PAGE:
I must admit I was a tad nervous heading out winter camping when the weather reports had temperatures set between -28 to -32 degrees Celsius. Problem was, Andy and I had confirmed a date to go and didn't have another free weekend for quite some time - and we both really wanted to get out into the woods for a bit, cold temperatures or not. The good news was that I had purchased a new stove tent - a Snowtrekker Expedition Shortwall Snowtrekker Tents That meant we had somewhere to keep warm. I've cold camped many times and using a four-season tent is fine when temperatures stay higher than -12 or so, but after they reach the -20 degrees I'd prefer to have a good solid heat source.
Funny part of the trip was that Andy slept in the first day - he never sleeps in - and my six year old daughter claimed it was a sign he really didn't want to go. I gave him an hour extra to pack his gear and I arrived at his door with my vehicle puttering away due to the extreme cold.
It wasn't a long drive to our destination; just a piece of Crown land bush in the Kawarthas, north of Peterborough, Ontario. We didn't even finish our Tim's before we got there. When I cracked open the truck door and felt the cold air hit my face, I slipped back into the drivers seat to finish my coffee and soak in the remaining heat from the vehicle.
What kept our spirits up, and what eventually pushed us out on the trail, was the scenic splendor around us. Snow had fallen the night before and it was sunny. Basically, we were walking through a winter wonderland; something you envision while reading old books of winter trekking lore. And twenty-minutes of hauling our homemade pulk sleds down the snow-covered trail we began heating up and taking layers off to avoid sweating (if you sweat out in in extreme cold you'll definitely pay for it when you slow down and begin feeling chilled).
The distance traveled wasn't too far. It never is when I go winter camping. We just looked for a place we wouldn't see anyone and had lots of dry wood to cut. And we found it, less than an hour away from the vehicle and near a swamp circled by a stand of dead cedar and birch snags.
The Snowtrekker tent only took half-an-hour or so to set up, which wasn't bad since I was a complete novice setting one up. Andy and I first had to stomp the snow down with our snowshoes to make a solid base. He wore traditional shoes and I wore my new MSR lightweight models. He stomped more snow but I didn't walk around camp later looking as if I rode a horse all day. We also made a tripod to hold up the stove pipe and then began the chore of cutting wood. Lots of wood. Paranoia set in just before dark when the temperatures began to drop. By 6:00 p.m. it was -28. The fact is, we cut too much wood though. To quote Thoreau "Chop your own wood and it will warm you twice." We heated up by cutting it, then burning it.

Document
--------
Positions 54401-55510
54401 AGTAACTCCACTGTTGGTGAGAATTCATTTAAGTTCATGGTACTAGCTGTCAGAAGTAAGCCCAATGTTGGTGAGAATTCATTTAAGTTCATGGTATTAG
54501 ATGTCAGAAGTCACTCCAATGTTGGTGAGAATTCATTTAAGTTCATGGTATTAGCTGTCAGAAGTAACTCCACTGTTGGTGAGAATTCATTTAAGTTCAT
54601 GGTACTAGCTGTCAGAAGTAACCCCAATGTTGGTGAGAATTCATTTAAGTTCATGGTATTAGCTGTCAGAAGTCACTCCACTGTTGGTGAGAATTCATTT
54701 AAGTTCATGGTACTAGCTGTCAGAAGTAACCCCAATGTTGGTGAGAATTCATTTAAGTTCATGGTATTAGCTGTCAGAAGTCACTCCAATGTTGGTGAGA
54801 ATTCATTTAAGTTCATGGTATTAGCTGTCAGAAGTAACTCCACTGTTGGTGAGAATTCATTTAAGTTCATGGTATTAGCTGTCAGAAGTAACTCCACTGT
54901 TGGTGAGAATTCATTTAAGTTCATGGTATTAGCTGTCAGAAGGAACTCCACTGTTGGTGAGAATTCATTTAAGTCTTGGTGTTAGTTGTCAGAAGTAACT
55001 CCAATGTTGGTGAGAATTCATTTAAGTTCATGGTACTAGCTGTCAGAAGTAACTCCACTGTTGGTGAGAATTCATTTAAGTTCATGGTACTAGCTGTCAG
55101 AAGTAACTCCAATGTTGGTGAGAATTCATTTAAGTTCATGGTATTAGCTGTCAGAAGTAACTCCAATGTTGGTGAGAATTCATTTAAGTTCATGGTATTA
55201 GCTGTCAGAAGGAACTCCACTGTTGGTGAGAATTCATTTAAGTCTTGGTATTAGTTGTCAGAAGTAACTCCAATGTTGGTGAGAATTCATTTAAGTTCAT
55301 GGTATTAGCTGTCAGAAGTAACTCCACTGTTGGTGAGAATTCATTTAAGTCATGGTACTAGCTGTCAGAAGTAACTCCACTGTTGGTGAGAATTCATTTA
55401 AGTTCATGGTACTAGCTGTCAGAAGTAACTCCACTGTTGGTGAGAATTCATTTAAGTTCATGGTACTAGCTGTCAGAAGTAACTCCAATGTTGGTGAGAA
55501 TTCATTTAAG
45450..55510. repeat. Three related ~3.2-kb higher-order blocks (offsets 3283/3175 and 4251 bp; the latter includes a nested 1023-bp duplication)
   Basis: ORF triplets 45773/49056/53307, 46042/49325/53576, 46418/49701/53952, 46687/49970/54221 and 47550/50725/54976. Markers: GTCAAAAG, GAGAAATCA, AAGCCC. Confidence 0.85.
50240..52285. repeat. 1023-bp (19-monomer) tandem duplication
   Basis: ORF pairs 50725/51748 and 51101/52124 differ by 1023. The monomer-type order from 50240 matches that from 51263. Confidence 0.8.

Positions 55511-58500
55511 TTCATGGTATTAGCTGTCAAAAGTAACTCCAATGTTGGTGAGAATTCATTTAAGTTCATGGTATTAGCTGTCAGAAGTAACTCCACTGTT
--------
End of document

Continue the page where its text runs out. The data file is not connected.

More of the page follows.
By 9:00 p.m. it was past the -30 mark and sheer panic set in. I had rented a sleeping bag that was rated -25 and Andy, being too cheap to rent a winter bag, packed three summer/fall bags to layer together. We were screwed if it got any colder and the fire went out. At first our plan was simple. Andy and I decided we'd stay awake all night and stoke the fire. Problem was, we ran out of rum by 11:00 p.m. and got tired of stories we'd already told time and time again on previous trips. So we went to bed and prayed our Christmas turkey weight would keep us warm until morning. An hour into our bags the flames died and we quickly became frozen popsicles waiting for morning. I was better off than Andy since I rented a winter bag but ran into some bad luck when the chili dinner I cooked us had me crawling out of the tent before sunrise to go poop. That wasn't a pleasant experience!
Andy had the fire going when I came back and all was good with the world again. We enjoyed a leisurely breakfast of bacon and eggs (powdered eggs because I learned from past experience that real eggs freeze on winter camping trips). We also drank four coffees before braving the morning temperatures to walk out of the tent to dust the night's snow off the pulk sleds and begin packing up.
Andy and I came back with stories of coyotes wandering into camp, owls hooting above the tent, snowshoe hares crossing our path on the trail - but most of all we had bragging rights that we slept in the woods the same night our entire neighborhood was complaining about the cold snap while they sat comfortably in their heated homes and watched television.
We were pure Canadians and proud of it.